At each session, an advisor explains how to contact universities in Japan and how to apply for scholarships offered by the Japanese government and private foundations and institutions. Students are also provided with contact information for Japanese language schools.

The advisor for the July 11 sessions will be U Than Swe, a PhD candidate in economics at Kyoto University and a former rector of Meikhtila Institute of Economics.

The following session on August 8 will be led by Dr Khin Win Than, who studied in Japan from 1989 to 1994 and attained a PhD in medical science (pathology) from Tokyo Medical and Dental University.

Students interest in attending an advisory session can register at the Japanese embassy’s Information and Culture Section.
The Myanmar Times: 9 July 2007, Volume 19, No. 374

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Workshop develops youth HIV education materials

By Phyu Lin Wai

A WORKSHOP was held in Yangon last month that gathered young people to discuss ways to create effective HIV/AIDS educational materials aimed at youths.

The workshop, which was held from June 26 to 30 at Panda Hotel in Lanmadaw township, was jointly organised by the Department of Health, United Nations Population Fund and the UN Children’s Fund.

It was attended by 34 young volunteers representing a range of non-government organisations.

Two cartoonists and two graphic designers also participated to help the volunteers translate their ideas into educational designs and pictures.

The workshop was kicked off by representatives from the Department of Health and various non-government organisations, who provided lectures on youth and HIV/AIDS, and the role of educational materials in preventing the disease.
The participants then brainstormed about ideas for the creation of HIV/AIDS educational materials for youths.

Dr Khin Than Oo, the director of the Central Health Education Bureau under the Department of Health, said the workshop marked the first time an attempt was made to get ideas from young people about producing HIV/AIDS educational materials aimed at their peers.

“In the past, senior officials and project leaders decided what messages should be included in educational materials aimed at the general public and targeted groups,” she said.

She said most education materials highlighted the nature of disease, the ways it is transmitted and preventive measures but were weak in making people aware of risky behaviour or trying to convince them to change such behaviour.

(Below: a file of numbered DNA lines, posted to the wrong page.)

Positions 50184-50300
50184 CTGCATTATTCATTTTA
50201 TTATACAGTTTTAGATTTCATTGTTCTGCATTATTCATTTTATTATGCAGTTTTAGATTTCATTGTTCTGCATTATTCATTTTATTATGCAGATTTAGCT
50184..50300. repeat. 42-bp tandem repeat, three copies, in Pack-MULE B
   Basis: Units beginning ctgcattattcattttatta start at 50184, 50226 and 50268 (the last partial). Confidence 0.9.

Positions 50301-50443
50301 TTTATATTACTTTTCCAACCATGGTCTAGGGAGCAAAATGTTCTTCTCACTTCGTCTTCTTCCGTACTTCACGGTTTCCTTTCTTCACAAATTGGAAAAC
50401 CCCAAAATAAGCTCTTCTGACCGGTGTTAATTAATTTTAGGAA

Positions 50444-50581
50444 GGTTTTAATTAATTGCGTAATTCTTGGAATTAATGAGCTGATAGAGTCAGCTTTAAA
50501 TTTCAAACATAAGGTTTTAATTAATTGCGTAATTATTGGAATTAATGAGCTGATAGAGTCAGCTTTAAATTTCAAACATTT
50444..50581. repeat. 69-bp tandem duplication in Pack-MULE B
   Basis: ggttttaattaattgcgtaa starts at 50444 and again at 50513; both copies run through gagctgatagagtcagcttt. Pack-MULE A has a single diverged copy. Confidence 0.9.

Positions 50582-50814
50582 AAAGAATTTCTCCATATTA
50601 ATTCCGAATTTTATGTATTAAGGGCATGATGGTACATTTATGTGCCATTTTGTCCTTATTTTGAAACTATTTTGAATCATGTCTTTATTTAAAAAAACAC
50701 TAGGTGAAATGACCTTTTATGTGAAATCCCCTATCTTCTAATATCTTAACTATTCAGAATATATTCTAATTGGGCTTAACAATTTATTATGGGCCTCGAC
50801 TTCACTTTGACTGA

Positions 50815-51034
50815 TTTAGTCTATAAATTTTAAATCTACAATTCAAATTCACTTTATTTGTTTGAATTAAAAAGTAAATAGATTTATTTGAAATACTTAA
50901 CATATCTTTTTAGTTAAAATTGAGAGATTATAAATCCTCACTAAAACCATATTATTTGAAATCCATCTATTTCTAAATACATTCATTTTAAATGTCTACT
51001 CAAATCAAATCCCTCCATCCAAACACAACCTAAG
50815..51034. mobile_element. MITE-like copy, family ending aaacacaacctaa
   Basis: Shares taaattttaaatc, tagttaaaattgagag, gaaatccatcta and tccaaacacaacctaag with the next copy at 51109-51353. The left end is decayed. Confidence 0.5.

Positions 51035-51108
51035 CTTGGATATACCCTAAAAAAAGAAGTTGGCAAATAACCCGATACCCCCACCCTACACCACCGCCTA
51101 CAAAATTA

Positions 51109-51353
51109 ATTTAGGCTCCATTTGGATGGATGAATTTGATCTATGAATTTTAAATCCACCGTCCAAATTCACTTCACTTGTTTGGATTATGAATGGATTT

“As a result, many young people know about HIV/AIDS in general but they can’t analyse whether their behaviour is risky or not,” she said.

The Myanmar Times: 9 July 2007, Volume 19, No. 374

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Official warns of global warming

By Khin Hninn Phyu and Zo Puii

THE deputy minister of hotels and tourism said last month that global warming constituted one of the biggest environmental threats to the tourism industry and the world in general.

Brigadier General Aye Myint Kyu said global warming affects not just one or two continents but the entire world, including Myanmar.

“The disastrous results of global warming are the result of the overexploitation, and reckless and unwise use, of natural resources by humans,” he said.

He was speaking at a seminar on the conservation of marine and coastal environments held at the International Business Centre in Yangon on June 28.

The seminar, organised by Special Taskforce (2) of the National Committee for Environmental Affairs under sponsorship of the Htoo Group of Companies, was aimed at helping to develop ideas for the conservation of the environment.

The one-day event, which included the presentation of eight papers by representatives of various ministries and universities, attracted about 300 participants from the tourism industry, conservation groups and academic institutions.

Among the papers presented were “Status of the Marine Environment of Myeik Archipelago and Its Conservation Needs,” “Status of the Mangrove Ecosystem in the Chaungtha Region,” “Coastal and Marine Conservation Problems around the World and in Myanmar” and “Natural Environment: To Save and Serve Tourism”.

In his speech, Brig Gen Aye Myint Kyu also stressed the importance of the relationship between the growing tourism industry and the need for environmental preservation.

“At every travel destination around the world, there should be projects underway to conserve the human and natural environment for the sake of the sustainable development of the industry,” he said.

“The invention of destructive technologies and weapons, as well as the never-ending greed of businesspeople and officials, are all contributing to the demise of nature,” he said.

He said Special Taskforce (2) was formed as cooperative effort between government officials and the private sector, a collaboration that was necessary to tackle the problem of sustainable development.

Brig Gen Aye Myint Kyu pointed out that although Myanmar has not yet formed an environmental ministry, agencies such as the National Committee for Environmental Affairs have been created to tackle conservation issues.

The committee, which is chaired by the minister of forestry and vice-chaired by the minister of mining, comprises seven special taskforces charged with carrying out specific duties.

The Myanmar Times: 9 July 2007, Volume 19, No. 374